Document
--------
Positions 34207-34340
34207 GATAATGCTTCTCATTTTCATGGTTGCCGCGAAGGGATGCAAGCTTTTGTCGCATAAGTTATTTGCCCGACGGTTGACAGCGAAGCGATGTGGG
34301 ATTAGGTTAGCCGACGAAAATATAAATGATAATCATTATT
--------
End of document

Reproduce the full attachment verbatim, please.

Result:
Positions 34207-34340
34207 GATAATGCTTCTCATTTTCATGGTTGCCGCGAAGGGATGCAAGCTTTTGTCGCATAAGTTATTTGCCCGACGGTTGACAGCGAAGCGATGTGGG
34301 ATTAGGTTAGCCGACGAAAATATAAATGATAATCATTATT